Walking in Your Own Shoes

A good rule to remember when it comes to relationships is, “What you see is what you get” – at least most of the time.

If we want to form lasting relationships with others, we must start by being happy with who the other person is. It is courting disaster when you bring thoughtless, abusive, or angry people into your life assuming that under your influence they will change. Now, this change is possible, but it won’t come from you. For the other person, it must come from a position of wanting to change, not having to change.

You see, what’s likely to happen is, you will change your behavior to accommodate them, rather than the other way around. Again, the point is that change is not something we can force on other people. Change comes from within. And, when people are pushed by outside forces, they push back.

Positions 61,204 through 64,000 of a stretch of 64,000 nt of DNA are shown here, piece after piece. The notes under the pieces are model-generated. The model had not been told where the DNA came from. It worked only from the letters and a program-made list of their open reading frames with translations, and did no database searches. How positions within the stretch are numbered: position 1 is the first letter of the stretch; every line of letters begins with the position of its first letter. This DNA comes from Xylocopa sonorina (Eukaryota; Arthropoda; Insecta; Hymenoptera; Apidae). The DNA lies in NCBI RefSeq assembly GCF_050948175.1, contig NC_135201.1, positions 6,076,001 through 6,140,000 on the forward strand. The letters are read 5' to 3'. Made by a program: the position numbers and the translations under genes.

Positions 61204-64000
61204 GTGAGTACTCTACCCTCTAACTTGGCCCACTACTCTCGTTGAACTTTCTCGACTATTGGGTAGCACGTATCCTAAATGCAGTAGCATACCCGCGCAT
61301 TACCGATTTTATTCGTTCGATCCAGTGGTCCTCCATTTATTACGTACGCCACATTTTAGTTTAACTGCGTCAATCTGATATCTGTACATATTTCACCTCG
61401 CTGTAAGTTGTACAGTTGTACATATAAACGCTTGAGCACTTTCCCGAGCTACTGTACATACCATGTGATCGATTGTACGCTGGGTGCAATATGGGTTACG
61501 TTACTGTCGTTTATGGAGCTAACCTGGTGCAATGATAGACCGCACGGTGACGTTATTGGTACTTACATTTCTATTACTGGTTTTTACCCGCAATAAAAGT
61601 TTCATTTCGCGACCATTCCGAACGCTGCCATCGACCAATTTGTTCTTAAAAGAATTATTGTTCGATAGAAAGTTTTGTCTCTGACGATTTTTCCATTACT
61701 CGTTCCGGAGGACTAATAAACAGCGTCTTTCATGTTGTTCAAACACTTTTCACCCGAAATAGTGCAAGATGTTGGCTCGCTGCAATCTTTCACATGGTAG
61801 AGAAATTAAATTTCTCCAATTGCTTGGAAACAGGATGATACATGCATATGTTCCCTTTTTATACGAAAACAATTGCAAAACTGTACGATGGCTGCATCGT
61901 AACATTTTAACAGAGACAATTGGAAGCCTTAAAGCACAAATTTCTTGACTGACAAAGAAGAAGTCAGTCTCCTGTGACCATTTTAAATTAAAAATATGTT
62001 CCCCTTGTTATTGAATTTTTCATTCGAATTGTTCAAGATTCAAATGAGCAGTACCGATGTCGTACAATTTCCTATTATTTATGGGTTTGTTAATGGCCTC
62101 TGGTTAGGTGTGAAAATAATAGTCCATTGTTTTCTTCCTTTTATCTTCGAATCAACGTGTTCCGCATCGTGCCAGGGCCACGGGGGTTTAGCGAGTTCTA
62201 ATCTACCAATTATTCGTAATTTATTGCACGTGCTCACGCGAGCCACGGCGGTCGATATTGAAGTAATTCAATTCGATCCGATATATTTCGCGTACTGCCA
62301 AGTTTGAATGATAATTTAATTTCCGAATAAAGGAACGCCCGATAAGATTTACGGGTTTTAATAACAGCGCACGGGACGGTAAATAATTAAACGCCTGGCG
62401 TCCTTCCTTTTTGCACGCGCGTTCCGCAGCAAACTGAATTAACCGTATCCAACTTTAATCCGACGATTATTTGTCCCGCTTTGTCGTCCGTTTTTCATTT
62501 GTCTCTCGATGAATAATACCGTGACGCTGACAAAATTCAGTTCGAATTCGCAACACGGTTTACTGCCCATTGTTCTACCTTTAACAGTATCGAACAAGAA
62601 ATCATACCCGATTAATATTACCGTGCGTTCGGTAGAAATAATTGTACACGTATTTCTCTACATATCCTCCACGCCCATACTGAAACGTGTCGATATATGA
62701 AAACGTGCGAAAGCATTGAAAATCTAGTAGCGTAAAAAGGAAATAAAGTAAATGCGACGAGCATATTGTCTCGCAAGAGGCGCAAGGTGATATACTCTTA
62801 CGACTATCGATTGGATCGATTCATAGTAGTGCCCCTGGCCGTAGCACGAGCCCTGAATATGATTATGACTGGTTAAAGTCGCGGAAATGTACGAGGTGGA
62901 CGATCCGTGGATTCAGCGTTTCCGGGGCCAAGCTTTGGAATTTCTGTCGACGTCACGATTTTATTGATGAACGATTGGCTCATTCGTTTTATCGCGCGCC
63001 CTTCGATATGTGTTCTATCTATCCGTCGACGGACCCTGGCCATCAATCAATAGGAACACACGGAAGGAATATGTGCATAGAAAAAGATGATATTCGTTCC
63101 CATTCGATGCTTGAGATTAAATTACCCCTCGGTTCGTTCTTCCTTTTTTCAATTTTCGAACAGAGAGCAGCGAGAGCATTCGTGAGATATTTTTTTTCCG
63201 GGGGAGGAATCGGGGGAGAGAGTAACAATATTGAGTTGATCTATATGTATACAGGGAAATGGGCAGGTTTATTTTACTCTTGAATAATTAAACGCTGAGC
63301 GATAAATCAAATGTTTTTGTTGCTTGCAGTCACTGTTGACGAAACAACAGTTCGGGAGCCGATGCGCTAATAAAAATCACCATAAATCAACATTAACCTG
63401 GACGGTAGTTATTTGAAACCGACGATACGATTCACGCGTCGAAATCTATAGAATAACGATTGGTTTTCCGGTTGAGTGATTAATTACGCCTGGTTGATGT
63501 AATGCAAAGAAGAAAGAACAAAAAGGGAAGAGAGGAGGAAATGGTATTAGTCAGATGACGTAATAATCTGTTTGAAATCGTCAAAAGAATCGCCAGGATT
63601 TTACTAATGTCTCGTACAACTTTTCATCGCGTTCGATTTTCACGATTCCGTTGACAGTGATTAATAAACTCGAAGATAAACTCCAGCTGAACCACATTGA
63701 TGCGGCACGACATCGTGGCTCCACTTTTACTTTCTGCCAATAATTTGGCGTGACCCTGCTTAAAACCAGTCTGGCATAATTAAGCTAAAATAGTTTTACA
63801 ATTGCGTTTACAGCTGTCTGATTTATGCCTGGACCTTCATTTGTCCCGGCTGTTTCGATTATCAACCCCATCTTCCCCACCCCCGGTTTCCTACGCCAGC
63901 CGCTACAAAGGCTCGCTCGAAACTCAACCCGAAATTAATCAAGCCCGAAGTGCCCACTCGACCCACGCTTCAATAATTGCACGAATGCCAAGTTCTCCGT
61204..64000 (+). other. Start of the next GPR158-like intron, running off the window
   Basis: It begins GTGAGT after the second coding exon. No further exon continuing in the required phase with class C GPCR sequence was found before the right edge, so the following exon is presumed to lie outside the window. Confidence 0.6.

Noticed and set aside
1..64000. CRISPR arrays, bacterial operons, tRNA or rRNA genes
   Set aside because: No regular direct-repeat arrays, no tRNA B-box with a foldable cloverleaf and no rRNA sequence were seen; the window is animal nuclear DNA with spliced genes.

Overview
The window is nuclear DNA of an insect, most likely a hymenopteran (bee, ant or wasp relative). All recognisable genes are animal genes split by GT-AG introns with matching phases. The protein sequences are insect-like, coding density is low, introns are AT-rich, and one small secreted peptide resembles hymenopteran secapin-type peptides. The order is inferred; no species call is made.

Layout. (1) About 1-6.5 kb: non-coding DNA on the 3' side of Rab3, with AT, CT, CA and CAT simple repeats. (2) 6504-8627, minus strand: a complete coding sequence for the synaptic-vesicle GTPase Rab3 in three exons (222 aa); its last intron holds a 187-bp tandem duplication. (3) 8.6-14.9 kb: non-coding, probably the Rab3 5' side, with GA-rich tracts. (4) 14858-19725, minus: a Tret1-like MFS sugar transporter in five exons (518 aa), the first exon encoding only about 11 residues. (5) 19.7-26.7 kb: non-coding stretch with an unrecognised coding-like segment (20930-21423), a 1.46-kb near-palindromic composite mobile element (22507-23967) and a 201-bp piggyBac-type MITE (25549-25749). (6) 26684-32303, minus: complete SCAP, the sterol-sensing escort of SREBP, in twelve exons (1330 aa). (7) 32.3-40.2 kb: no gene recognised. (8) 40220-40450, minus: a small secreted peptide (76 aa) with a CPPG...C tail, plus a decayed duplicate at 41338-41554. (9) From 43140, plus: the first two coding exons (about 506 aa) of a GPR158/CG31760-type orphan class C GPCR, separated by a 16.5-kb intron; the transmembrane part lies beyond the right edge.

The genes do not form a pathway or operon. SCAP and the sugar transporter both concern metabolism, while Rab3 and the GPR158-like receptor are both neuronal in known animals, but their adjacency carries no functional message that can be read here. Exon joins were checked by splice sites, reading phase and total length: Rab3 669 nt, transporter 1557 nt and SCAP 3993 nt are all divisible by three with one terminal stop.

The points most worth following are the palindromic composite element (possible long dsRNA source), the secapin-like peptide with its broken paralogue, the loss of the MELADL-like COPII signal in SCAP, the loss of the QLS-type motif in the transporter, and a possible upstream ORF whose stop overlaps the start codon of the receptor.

If, in major ways, the people in our lives are not what we think they should be, nagging them or manipulating them to change is not the way to go. Change will never happen if we are certain we are always right, or if we believe that the fault lies always with the other person.

Perhaps if we were to allow them the dignity of being who they are without our criticism, we might find change happening naturally of its own accord. One thing is certain. When we give up blaming and criticizing our spouses and others we love, our relationships with them improve enormously.

At the same time, their self-esteem and feelings of competence increase as well. You see, we can help others to change, and support their own change efforts. We can be their own personal cheer squad to encourage them in their goals for change. It’s just not helpful to try to choose their direction for them. We need to let others walk in their own shoes, not force them to walk in ours.